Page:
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Kanhaiyalal Vs. Commissioner of Income-tax - Court Judgment

LegalCrystal Citation
SubjectDirect Taxation
CourtRajasthan High Court
Decided On
Case NumberD.B. Income-tax Reference No. 48 of 1972
Judge
Reported in[1982]136ITR243(Raj)
ActsIncome Tax Act, 1961 - Sections 143, 143(1), 143(3), 147, 147(1), 263 and 263(2)
AppellantKanhaiyalal
RespondentCommissioner of Income-tax
Appellant Advocate S.K. Kackar, Adv.
Respondent Advocate L.R. Mehta, Adv.
Cases ReferredGee Vee Enterprises v. Addl.
Excerpt:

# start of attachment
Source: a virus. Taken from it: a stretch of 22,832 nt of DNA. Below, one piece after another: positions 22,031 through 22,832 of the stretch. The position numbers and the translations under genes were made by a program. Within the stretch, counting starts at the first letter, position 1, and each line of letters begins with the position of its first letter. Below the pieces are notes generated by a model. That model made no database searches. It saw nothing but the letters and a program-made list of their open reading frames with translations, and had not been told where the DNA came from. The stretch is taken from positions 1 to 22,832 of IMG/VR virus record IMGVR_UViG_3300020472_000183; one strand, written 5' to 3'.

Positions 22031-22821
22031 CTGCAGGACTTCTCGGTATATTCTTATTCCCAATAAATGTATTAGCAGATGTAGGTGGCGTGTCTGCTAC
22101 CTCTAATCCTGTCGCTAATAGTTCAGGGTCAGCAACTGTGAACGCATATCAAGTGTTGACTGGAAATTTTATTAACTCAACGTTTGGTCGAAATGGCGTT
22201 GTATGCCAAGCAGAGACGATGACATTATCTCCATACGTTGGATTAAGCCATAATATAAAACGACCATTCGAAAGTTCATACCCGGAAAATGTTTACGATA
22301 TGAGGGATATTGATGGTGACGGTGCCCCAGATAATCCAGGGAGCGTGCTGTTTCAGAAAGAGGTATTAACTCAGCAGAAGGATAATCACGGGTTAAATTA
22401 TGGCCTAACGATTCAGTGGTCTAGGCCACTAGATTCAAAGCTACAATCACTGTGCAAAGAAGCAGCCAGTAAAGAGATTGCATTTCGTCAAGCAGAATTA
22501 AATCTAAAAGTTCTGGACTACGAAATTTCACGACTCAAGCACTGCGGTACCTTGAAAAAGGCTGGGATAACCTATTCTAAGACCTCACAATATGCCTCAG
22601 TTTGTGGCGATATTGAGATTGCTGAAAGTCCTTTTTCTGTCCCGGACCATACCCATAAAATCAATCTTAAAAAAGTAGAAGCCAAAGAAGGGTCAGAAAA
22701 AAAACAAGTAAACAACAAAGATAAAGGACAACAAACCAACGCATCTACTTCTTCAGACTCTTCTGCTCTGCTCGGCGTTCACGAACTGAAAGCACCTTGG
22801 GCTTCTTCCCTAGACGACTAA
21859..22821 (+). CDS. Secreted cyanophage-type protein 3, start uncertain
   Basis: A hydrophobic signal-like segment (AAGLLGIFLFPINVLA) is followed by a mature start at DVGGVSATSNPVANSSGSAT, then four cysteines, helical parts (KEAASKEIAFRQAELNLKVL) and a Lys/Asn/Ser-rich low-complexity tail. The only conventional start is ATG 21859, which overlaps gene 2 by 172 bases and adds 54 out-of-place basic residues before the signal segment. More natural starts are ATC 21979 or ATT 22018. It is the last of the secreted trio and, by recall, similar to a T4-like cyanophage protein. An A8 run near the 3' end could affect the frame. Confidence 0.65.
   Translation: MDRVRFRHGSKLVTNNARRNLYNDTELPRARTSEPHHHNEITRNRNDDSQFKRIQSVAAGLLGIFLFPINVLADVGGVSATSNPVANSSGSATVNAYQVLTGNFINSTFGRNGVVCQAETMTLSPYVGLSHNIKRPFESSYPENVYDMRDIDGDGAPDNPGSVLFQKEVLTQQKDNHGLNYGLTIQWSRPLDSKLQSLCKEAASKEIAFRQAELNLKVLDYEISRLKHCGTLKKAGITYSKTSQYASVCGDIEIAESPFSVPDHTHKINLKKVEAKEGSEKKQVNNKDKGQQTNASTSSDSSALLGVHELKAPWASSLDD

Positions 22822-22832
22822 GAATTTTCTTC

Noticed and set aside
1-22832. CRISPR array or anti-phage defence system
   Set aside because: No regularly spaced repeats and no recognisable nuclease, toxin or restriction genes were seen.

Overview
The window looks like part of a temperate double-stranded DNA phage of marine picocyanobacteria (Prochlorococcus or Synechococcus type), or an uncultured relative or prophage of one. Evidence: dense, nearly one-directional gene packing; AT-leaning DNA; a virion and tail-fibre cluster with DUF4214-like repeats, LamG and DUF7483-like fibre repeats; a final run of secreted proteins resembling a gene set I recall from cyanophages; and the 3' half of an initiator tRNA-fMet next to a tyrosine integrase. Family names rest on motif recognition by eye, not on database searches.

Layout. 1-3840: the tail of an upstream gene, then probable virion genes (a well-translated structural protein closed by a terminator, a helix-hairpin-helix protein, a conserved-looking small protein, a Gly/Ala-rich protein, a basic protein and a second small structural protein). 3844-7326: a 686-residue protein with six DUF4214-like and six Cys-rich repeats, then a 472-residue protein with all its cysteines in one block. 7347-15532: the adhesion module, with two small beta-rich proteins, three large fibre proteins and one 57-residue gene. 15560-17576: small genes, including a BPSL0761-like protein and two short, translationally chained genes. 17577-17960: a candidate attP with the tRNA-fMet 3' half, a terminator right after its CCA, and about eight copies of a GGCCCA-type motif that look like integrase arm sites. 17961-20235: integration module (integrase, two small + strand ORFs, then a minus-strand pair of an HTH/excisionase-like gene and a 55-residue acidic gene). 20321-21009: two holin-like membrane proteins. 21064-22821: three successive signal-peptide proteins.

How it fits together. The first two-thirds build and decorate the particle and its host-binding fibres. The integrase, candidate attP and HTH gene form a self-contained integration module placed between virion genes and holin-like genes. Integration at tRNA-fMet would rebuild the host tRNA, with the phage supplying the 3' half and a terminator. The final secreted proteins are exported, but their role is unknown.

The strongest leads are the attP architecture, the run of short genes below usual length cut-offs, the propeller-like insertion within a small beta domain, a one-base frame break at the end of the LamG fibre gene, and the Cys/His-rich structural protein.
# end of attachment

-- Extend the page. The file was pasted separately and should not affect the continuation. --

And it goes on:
.....assessee who had concealed his income or to assess income which escaped assessment in the relevant assessment year. before dealing with this question, wewould like to observe that under section 263 of the act, the commissioner is empowered to revise an order passed by the ito only if it is erroneous and it is prejudicial to the interests of the revenue. this clearly indicates that the revisional power conferred by section 263 of the act is a quasi-judicial power. mehta appearing on behalf of the revenue, on the other hand, argued that the word 'erroneous' used in 263 of the act includes failure on the part of the ito to make an inquiry into the truth of the facts stated in the return filed by the assessee and as, in the present case, the ito did not make such an inquiry about the..........source of funds for the investments made in the property. it appears from the record that in this year the assessee constructed a house, the covered area of which was 133 sq. ft. the plot on which the house was constructed was purchased by him for rs. 1,500 on august 2, 1961. after purchasing the plot, the assessee started construction work and it was alleged to have been completed within 4 or 5 months after sanction was obtained from the municipal board on august 2, 1961. according to the admission of the assessee, the cost of construction was rs. 18,000, but the certificate of the asst. engineer, pwd (b & r), discloses that the cost of the house construction was estimated and certified to be at rs. 20,000. the assessee denied having maintained any construction cost account or.....